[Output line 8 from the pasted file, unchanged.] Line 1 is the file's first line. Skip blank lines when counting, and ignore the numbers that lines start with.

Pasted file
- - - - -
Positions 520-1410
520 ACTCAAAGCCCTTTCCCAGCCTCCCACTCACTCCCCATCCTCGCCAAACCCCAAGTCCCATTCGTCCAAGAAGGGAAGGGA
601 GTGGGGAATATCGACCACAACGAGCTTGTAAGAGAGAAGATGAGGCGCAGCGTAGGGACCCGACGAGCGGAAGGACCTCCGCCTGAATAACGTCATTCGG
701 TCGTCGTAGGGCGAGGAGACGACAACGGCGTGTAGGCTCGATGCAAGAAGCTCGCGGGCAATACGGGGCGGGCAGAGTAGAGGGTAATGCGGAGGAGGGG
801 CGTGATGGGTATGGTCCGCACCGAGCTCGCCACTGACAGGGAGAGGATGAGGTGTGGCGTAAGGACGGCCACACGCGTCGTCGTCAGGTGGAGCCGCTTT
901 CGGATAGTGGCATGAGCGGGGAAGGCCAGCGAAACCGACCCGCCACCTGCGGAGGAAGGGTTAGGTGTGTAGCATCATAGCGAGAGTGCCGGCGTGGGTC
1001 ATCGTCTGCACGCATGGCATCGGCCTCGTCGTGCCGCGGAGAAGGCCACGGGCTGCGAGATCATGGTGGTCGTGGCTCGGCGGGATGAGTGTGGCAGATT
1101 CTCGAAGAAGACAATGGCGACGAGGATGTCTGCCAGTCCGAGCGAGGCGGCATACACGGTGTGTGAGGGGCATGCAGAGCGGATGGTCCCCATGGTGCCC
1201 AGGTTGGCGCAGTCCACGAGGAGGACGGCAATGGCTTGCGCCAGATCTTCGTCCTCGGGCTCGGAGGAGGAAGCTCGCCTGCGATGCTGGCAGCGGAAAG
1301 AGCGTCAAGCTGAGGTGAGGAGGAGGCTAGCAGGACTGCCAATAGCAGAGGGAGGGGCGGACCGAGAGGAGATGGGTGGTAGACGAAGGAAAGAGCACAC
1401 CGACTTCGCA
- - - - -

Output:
1101 CTCGAAGAAGACAATGGCGACGAGGATGTCTGCCAGTCCGAGCGAGGCGGCATACACGGTGTGTGAGGGGCATGCAGAGCGGATGGTCCCCATGGTGCCC